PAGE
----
Watchdog Blog

Archive for April, 2007

Barry Sussman: War on Terror, a Culture of Fear, and the Press

In the better-late-than-never department, use of the phrase “War on Terror” is now getting a little scrutiny. Not much, perhaps, but some. It’s about time for such a development and editors and reporters should encourage it. They should, for one thing, ask national leaders what they mean when they say “war on terror” or “global [...]

Morton Mintz: Why Reporters Should Care About the Farm Bill

Is there a connection between legislation the press has pretty much ignored and why so many poor people have become obese? Why our children eat bad school lunches? Why huge amounts of private land are farmed and sprayed with chemicals that run off into our waters, rather than being left wild? Why two million Mexican [...]

Mary C. Curtis: Setting Priorities

When is a news story done, played out, way past its expiration date? What is the shelf life of an American media tale? News events are radioactive entities with half-lives determined primarily by when the next item comes along to displace the last one. The relative importance of the tale hardly matters. A diaper-wearing astronaut [...]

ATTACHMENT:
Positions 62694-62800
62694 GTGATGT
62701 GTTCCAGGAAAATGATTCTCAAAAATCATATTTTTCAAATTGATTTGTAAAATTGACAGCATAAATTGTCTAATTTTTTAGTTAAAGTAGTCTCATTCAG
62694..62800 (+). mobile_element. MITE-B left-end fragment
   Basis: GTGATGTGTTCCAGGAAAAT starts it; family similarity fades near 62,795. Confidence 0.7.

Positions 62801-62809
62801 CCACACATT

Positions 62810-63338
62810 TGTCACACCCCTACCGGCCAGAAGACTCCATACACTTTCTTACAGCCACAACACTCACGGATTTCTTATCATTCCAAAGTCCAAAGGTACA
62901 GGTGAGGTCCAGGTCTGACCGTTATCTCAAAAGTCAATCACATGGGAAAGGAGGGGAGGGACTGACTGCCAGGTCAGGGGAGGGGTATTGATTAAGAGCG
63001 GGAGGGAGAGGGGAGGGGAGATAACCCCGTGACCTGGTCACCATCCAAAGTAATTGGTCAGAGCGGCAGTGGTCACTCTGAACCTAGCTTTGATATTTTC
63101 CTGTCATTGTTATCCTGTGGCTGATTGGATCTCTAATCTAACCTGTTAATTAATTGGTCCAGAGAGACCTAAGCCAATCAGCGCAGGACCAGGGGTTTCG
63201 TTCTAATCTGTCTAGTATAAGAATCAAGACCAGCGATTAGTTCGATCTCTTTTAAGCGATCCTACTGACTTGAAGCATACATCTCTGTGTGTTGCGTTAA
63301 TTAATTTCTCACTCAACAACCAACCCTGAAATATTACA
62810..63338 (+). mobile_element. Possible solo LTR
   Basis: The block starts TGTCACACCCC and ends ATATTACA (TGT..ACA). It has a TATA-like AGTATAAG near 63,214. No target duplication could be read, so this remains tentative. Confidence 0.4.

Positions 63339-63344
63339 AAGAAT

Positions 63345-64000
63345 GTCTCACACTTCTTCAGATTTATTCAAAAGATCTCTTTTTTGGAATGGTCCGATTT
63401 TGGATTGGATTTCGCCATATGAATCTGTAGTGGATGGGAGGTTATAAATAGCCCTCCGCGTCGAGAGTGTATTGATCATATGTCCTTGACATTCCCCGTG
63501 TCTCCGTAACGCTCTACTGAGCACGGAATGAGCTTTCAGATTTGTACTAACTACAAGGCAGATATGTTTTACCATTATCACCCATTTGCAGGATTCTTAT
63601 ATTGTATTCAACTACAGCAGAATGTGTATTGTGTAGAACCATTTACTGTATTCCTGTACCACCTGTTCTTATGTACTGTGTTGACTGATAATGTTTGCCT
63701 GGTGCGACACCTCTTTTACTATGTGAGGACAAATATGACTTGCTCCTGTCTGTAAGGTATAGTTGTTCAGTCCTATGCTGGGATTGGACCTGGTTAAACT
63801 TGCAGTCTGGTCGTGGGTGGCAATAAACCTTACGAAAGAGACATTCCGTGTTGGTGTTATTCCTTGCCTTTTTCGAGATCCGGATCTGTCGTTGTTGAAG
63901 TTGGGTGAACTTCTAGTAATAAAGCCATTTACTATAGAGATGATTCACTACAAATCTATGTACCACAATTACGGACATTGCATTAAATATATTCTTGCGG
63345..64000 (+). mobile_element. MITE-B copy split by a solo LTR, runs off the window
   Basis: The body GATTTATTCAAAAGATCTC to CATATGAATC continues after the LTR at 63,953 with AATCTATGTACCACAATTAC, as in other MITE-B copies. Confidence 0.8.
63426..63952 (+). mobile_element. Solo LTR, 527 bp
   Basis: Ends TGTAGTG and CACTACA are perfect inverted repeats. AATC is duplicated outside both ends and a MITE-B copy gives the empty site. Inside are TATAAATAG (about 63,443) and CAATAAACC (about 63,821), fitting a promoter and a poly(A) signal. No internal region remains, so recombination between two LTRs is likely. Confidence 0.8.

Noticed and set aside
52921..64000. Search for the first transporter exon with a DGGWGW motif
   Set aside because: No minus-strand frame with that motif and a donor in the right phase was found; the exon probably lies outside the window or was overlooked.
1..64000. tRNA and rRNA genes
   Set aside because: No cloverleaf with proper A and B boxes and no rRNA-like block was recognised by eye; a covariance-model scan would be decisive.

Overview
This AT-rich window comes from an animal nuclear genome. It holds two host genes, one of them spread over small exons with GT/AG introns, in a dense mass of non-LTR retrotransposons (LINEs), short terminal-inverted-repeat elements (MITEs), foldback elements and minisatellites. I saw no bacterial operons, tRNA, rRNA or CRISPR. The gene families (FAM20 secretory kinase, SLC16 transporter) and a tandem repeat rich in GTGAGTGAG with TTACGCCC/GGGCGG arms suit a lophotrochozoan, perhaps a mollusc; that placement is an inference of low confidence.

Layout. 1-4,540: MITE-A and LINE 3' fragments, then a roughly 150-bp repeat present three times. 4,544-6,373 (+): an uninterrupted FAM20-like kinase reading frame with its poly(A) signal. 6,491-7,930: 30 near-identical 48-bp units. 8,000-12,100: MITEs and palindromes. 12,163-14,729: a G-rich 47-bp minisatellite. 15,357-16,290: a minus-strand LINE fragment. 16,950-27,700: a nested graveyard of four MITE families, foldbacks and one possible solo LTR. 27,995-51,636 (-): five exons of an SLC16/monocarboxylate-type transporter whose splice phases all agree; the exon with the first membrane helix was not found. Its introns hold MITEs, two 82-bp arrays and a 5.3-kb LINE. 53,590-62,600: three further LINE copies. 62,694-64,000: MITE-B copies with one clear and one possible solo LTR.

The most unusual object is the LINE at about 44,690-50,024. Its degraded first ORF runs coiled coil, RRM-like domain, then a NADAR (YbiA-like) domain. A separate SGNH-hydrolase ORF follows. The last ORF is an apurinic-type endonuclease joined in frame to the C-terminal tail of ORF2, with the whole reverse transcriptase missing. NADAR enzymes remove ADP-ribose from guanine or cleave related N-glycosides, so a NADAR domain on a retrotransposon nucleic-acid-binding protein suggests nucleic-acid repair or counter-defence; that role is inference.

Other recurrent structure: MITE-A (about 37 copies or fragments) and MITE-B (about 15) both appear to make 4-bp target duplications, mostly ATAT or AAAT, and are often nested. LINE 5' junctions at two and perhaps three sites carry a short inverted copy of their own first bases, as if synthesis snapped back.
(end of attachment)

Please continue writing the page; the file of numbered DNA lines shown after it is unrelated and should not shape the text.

Saul Friedman: After the Prayer Vigils—Then What?

Has anybody noticed how good we are getting at holding memorial services, candlelight vigils, prayer meetings and funerals for dead young Americans? We’ve had a lot of practice. Since Columbine in 1999, I count 22 fatal school shootings in the U.S., including Virginia Tech. The mourning ceremonies continue as I write. In four years, more [...]

Morton Mintz: OK, Good Editorial. But Where’s the News Story?

That the New York Times Company, which owns the Boston Globe, would run a full-page ad in the Times saluting the Globe’s winner of the Pulitzer Prize for National Reporting, Charlie Savage, was to be expected. But there’s cause not to salute the Times: It’s among the major news organizations at which commentators sometimes call [...]

Saul Friedman: Never Having to Say You’re Sorry

It seems that apologies, regrets, saying I’m sorry, are in fashion. For actors, comedians and glorified disc jockeys who can’t control their racism and antisemitism, as well as flip-flopping politicians. Former Senator and Democratic presidential candidate John Edwards gets high marks for honesty when he admits he “made a mistake” in voting to authorize what [...]

Morton Mintz: Oversight by Congress and by the Press Disappeared Well Before Bush Took Office

In the better-late-than-never department, David S. Broder has condemned congressional Republicans for their sustained non-oversight of the Executive branch. “It was a fundamental dereliction of duty by Congress, and it probably did more to encourage bad decisions and harmful actions by executive-branch political appointees than the much-touted lobbying influence,” Broder wrote in the Washington Post [...]